Abhidhamma and Right Understanding – What is the abhidhamma?

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Topic
#555

Dear group, I received off list from a Malaysian friend a very basic
question: what is the Abhidhamma.
She wrote:
and that is true. (See his on Robert¹s
Web ).
You could begin with the two terms nama and rupa, and then very gradually
you could learn more details. When you find out that nama and rupa are
realities of daily life the study will be less burdensome, more interesting.
I could also recommend from Acharn Sujin¹s Survey
of Paramattha Dhammas, see the Web Zolag or the Web Abhidhamma Vipassana.
If you study just a little at a time you will see that it is less
complicated than you thought at first.

With metta, Nina.

P.S. I wish to express my appreciation of Torie’s remarks about her study of
the Abhdiamma, telling us that at first she found it dry and abstract but
now she sees that it is helpful. I rejoice such remarks. I also like Jaran’s
remarks that the real study of Abhidhamma is in daily life, just now. Hallo
Jaran, so nice to hear from you.
I read in the posts about , but I think that some people may
believe that their question is not good enough, too simple. Any question
relating to the Dhamma is good, no matter whether one has not studied much
or has studied already a little more. Anyway, study is never enough, and
this is for all of us.

• Tori Korshak

29 May, 2001
Dear Nina,

Thank you for your encouragement and elaboration. I am very relieved to
hear that memorisation is not necessary! Robert has mentioned how kusala
moments frequently can be rapidly alternating with lobha, so that we may in
fact be fooling ourselves when we think we experience alobha. This seems a
very subtle form of self-deception. Sometimes it’s difficult to know what
we don’t know (unless someone points it out to us).

Metta,
Victoria

At 07:01 PM 5/29/01 +0200, you wrote:

• Purnomo .

Message 3 of 8 , 30 May, 2001
I’m not agree what you said.
How could you say understand abhidhamma help your daily life. I think The
Buddha said that The Four noble truth is most important and nothing else.
The Buddha said metafisika(abhidhamma) is not important to achieve your holy
life. May Those used to you and all.
Thank, be happier, be better every day
metta,

Purnomo

Dear Purnomo.

I think there are many levels of understanding, and that any
understanding cannot be a bad thing. Sila, samadhi, panna. These are
all worthwhile and wholesome seeds, and so would be their fruits..

No need to seek for just one, or avoid another. Twelve (dependant
origination), Four (noble truths), Eight (fold path), who do we
appreciate? It all leads to the same goal.

Metta

Herman

abrennan@yahoo.com
Message 5 of 8 , 31 May, 2001
hello Purnomo.

coud you please elaborate in this:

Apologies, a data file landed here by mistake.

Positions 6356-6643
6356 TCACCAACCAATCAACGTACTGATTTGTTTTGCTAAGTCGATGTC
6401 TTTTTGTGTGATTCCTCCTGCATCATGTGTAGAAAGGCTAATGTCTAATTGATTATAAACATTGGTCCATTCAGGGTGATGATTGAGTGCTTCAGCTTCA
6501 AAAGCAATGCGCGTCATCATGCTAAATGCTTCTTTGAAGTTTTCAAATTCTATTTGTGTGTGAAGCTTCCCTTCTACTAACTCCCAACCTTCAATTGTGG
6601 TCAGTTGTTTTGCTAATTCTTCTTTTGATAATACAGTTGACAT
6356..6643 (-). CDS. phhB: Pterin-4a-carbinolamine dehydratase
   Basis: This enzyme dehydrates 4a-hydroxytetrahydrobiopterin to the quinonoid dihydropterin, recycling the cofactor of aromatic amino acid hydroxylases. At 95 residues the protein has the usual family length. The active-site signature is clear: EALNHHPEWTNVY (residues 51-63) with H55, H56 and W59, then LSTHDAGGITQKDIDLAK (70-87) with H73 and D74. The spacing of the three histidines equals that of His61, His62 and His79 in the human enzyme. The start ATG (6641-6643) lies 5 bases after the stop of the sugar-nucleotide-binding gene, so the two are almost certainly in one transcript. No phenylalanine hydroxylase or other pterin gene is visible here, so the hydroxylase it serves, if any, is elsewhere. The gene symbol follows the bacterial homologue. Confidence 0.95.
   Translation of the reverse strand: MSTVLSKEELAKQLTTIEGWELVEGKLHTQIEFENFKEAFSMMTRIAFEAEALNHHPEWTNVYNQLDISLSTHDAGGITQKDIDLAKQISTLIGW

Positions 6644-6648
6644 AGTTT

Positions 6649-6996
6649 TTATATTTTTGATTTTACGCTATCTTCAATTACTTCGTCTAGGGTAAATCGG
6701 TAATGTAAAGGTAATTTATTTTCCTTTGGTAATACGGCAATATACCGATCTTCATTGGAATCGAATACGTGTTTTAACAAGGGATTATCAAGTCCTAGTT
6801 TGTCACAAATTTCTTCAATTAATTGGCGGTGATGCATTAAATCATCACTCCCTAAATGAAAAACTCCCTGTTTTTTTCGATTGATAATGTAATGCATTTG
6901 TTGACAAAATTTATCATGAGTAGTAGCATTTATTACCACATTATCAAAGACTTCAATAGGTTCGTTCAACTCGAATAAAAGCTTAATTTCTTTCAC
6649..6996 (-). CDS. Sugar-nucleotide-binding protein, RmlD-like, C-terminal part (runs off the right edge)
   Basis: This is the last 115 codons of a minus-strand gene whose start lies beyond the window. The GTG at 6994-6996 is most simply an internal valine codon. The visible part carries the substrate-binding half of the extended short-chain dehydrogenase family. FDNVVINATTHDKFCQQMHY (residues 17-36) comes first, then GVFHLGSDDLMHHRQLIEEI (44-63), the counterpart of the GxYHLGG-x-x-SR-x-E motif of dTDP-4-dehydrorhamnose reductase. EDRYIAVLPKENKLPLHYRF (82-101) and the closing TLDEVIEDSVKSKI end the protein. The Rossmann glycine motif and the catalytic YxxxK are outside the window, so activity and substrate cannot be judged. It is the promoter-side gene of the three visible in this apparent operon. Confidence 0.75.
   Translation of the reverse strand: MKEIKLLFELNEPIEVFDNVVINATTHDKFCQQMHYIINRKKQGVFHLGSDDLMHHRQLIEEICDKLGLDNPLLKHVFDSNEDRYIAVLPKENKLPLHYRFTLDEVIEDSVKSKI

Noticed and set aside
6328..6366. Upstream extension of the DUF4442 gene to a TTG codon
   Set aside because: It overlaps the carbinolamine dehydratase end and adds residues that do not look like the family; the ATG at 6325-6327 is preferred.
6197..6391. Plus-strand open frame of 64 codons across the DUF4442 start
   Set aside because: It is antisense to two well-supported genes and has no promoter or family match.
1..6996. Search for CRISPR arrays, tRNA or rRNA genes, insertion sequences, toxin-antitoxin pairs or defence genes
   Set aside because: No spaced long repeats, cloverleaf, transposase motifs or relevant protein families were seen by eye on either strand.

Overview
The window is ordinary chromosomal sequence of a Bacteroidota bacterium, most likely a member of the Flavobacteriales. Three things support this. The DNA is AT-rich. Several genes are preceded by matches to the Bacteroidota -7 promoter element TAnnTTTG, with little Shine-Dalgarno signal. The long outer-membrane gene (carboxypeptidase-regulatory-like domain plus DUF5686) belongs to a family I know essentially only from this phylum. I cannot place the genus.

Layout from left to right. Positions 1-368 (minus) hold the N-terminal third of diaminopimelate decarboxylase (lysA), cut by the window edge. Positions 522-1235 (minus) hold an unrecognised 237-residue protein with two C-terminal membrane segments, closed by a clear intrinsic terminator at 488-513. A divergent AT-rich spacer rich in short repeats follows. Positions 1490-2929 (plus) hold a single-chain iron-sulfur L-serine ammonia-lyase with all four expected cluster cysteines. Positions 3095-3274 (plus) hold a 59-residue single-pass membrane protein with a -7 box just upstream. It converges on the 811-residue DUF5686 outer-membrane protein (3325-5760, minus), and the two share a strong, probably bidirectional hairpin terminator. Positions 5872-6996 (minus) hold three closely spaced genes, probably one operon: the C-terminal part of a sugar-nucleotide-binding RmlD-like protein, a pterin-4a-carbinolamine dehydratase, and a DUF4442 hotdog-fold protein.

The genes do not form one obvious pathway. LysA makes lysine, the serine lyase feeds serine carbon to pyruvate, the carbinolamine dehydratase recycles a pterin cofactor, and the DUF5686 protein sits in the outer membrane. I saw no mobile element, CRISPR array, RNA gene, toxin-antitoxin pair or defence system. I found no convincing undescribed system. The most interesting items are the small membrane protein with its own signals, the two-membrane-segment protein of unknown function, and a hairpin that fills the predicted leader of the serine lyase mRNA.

> > The Buddha said metafisika(abhidhamma) is not important to
achieve
> your holy
> > life.

Do you know of any reference to that in the discourses of Buddha.

I must say I’m no big Abhidhammist myself, but in my limited
knowledge I can see some relationship between the technology of
abhidhamma and the 4 noble truths. I see many of our friends here
using the abhidhmamma system to observe their suffering, to see that
they are suffering to recognise that sufferng has it’s causes to
investigate the causes of this suffering and to practice stopping the
feeding of their suffering.

I don’t disagree with you that the intellectual abstraction of
Buddhas teaching may reduce it’s effectiveness and may for many
perhaps even prevent its effecctive implementation.

Thanks for your time

antony brennan

Hi, Purnomo –

In a message dated 5/31/01 12:29:55 AM Eastern Daylight Time,
purnomo9@… writes:

> I’m not agree what you said.
> How could you say understand abhidhamma help your daily life. I think The
> Buddha said that The Four noble truth is most important and nothing else.
> The Buddha said metafisika(abhidhamma) is not important to achieve your
> holy
> life. May Those used to you and all.
> Thank, be happier, be better every day
> metta,
>
> Purnomo
>
> >From: Nina van Gorkom
> >Reply-To: dhammastudygroup@yahoogroups.com
> >To: “dhammastudygroup@yahoogroups.com”
> >Subject: [DhammaStudyGroup] what is the abhidhamma /
> >Date: Tue, 29 May 2001 19:01:55 +0200
> >
> >Dear group, I received off list from a Malaysian friend a very basic
> >question: what is the Abhidhamma.
> >She wrote:
> > > > >
> >Since this question is interesting for all of us I like to answer it here.
> >
> >Dear Dhamma friend,
> >
> >The Abhidhamma helps you to understand your daily life. Time and again you
> >see or hear and on account of what you see or hear there is bound to be
> >like
> >or dislike. Or you are generous and gives things away, there is generosity.
> >These are realities of your daily life. This is the study of Abhidhamma.
> >The
> >Abhdidhamma explains in detail about all these realities and it shows the
> >conditions for all that happens in your life, it shows cause and effect.
> >Terms are used to explain about realities, but all book learning would be
> >void if you do not verify in your own life the realities explained by these
> >terms. You do not have to learn them by heart and it depends on your own
> >inclination to what extent you want to study them.
> >Would you like to know your mind? We find it difficult to analyse it,
> >because it changes all the time. Is it not true that there are at different
> >times generosity, anger or desire? The Abhidhamma teaches us that when
> >there
> >is generosity there cannot be at the same time anger or desire, they arise
> >at different moments. At each moment there is a different mind. We use in
> >everyday language the word mind, but that term suggests something lasting.
> >The word moment of consciousness (in Pali citta) is more precise.
> >Each citta experiences something, it experiences an object. Seeing
> >experiences what appears through the eyes, visible object. Hearing
> >experiences what appears through the ears, sound. Seeing is a reality, it
> >is
> >dhamma. Seeing does not experiences sound. Hearing experiences sound, it
> >does not experience visible object. Hearing is a reality, it is dhamma.
> >There are dhammas which know or experience an object, these are mental
> >phenomena, or in Pali nama. There are dhammas which do not experience
> >anything such as visible object, sound or hardness, these are physical
> >phenomena, or in Pali rupa.